Multi-Party Politics in Kenya: The Kenyatta & Moi States & the Triumph of the System in the 1992 Election

By David W. Throup; Charles Hornsby | Go to book overview
parliament in six days (rather than the usual 14), coming into effect as Constitutional Amendment No. 2 ( 1991) on 10 December, so that President Moi could discuss the decision in his Uhuru Day speech on 12 December.Whether President Moi's decision was an inspired tactic or an ill- considered response to pressure remains unclear. Also unclear is the exact reason why he made the decision that it was time to change. Certainly he had been pressured heavily by Western leaders in the previous three months that some form of change was required, and diplomatic sources suggest that he had made his decision in principle some time before but, concerned about the strength of hardline opposition to reform, had waited until the moment was ripe. Specifically, it appears that KANU moderates, including Saitoti, persuaded the President that resumption of Western aid was conditional on political reform, and that KANU could legalise opposition parties, win a snap election and keep the money rolling in. It is clear that Moi was under intense pressure in the period 25 November- 2 December, as he lost his closest ally to gaol and found Western governments arrayed against him. Without Biwott, the hardliners were caught by surprise.By deciding to accede to international pressure for greater political pluralism before it was inevitable, President Moi had seized the initiative back from FORD, enabling KANU to control the legislative process which would legalise opposition parties and to prepare the multi-party electoral process to KANU's advantage. Although FORD had won the legal right to compete, the government remained hostile to open debate, a free press, and the norms of Western-style pluralist democracy. Moi and KANU would fight hard to win the forthcoming election, and their methods would be rather different from those used by those leaders whose conversion to multi-party democracy was more deep-rooted.
Notes
1. Jennifer A. Widner, The Rise of a Party-State in Kenya, passim.
2. David Throup, "'Render Unto Caesar the Things that are Caesar's: The Politics of Church-State Conflict in Kenya, 1978-90'", in Holger Bernt Hansen and Michael Twaddle (eds), Religion and Politics in Africa, James Currey, London, 1995, pp. 143-76.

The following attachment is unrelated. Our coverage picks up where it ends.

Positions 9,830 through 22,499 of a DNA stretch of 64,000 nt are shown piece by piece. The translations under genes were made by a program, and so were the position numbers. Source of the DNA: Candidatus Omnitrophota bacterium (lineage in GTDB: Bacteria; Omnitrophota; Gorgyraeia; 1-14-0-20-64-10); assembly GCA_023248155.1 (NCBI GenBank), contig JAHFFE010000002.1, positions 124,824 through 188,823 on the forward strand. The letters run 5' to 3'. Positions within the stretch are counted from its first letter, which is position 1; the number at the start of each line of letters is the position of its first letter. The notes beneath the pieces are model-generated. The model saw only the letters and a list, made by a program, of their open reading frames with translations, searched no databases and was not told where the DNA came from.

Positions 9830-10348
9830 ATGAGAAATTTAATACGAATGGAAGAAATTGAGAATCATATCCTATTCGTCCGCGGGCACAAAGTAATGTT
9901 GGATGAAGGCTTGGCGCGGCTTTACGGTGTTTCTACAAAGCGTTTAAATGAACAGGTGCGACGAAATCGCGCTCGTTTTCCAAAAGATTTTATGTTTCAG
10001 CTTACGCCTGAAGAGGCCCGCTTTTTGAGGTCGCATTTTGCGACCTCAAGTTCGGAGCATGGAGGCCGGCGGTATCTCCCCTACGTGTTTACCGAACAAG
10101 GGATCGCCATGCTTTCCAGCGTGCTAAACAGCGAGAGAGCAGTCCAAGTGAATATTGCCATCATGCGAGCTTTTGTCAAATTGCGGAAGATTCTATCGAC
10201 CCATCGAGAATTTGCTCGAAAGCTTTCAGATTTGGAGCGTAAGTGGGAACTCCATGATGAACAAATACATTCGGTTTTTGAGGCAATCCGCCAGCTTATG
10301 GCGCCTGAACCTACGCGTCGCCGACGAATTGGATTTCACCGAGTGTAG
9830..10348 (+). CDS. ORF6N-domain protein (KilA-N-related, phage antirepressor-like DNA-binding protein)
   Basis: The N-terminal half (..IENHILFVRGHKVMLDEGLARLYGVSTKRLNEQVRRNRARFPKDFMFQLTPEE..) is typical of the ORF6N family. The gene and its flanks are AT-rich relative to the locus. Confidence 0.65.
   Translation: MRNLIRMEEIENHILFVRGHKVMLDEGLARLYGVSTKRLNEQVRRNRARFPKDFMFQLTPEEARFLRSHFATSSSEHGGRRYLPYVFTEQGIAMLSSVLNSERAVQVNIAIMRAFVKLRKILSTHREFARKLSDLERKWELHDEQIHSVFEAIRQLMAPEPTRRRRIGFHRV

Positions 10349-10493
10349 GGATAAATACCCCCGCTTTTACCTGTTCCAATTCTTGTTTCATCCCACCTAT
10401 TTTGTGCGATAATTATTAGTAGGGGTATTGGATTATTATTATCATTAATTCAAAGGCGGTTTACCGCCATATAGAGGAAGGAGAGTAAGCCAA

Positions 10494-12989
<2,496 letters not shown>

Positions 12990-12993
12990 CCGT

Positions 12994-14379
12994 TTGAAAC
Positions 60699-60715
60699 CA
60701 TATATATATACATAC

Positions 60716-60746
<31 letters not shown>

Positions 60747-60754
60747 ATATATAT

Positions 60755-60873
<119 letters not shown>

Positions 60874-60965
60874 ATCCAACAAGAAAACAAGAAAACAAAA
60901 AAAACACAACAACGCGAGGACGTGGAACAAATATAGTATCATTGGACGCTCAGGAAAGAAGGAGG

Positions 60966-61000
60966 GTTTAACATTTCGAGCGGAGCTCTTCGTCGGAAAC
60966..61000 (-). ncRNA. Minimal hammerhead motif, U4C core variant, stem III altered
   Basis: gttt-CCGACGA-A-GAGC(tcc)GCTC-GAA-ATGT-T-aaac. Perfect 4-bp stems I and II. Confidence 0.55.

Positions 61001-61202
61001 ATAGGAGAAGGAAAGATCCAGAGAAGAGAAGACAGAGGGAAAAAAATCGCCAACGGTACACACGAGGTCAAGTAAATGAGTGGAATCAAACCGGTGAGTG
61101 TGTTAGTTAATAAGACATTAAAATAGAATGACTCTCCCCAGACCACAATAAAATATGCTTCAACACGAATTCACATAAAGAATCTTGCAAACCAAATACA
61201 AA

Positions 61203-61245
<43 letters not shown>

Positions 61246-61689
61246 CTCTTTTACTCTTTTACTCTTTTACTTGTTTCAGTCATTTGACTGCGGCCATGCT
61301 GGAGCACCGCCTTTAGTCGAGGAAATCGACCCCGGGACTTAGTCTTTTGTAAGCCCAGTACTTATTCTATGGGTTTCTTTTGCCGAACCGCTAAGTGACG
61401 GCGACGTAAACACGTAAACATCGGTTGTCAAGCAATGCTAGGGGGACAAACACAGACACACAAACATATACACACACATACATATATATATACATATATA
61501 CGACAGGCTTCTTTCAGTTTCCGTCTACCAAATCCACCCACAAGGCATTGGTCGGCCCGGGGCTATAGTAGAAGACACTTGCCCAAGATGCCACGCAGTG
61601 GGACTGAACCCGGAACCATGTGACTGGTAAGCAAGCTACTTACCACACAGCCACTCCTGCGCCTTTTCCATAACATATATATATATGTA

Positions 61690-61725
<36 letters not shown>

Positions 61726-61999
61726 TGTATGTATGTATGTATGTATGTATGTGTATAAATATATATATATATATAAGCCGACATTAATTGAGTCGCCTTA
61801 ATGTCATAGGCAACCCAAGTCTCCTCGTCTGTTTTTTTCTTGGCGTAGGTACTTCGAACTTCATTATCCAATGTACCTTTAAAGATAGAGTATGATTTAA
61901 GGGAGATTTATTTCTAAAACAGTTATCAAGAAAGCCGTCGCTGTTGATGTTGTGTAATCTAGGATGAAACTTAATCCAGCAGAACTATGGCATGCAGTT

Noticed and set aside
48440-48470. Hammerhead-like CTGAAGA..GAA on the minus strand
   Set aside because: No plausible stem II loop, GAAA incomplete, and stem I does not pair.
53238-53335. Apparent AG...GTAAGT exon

3. Ibid., pp. 154-73.
4. Bishop Okullu publications include Church and Politics in East Africa, Uzima Press, Nairobi, 1974; Church and State in Nature Building and Human Development, Uzima Press, Nairobi, 1984; and "'Church and Society in Africa'", in B. Onimode et al. (eds), Alternative Development Strategies for Africa: Coalition for Change, Institute for African Alternatives, London, 1990, pp. 79-97.
5. David Throup, 'Render Unto Caesar the Things that are Caesar's: The Politics of Church-State Conflict in Kenya, 1978-90', pp. 147-73.
6. Interview with the Rt. Rev. Dr Henry Okullu, London, May 1994.
7. Weekly Review, Nairobi, 21 January 1983, pp. 4-5.
8. Interview with Paul Muite, Nairobi, November 1993.
9. Interview with Gibson Kamau Kuria, Nairobi, December 1992.
10. Weeky Review, 9 December 1988, p. 10. See also Weekly Review, 7 April 1989, pp. 13-16.
11. Weekly Review, 16 December 1988, pp. 4-9; and 23 December 1988, pp. 4-7. See also Weekly Review, 24 February 1989, pp. 4-6, and 21 April 1989, pp. 14-15.
12. Weekly Review, 23 September 1988, p. 17; 30 September 1988, p. 16; 7 October 1988, p. 12; 21 October 1988, pp. 4-7; 4 November 1988, pp. 14-15; 16 December 1988,

-88-

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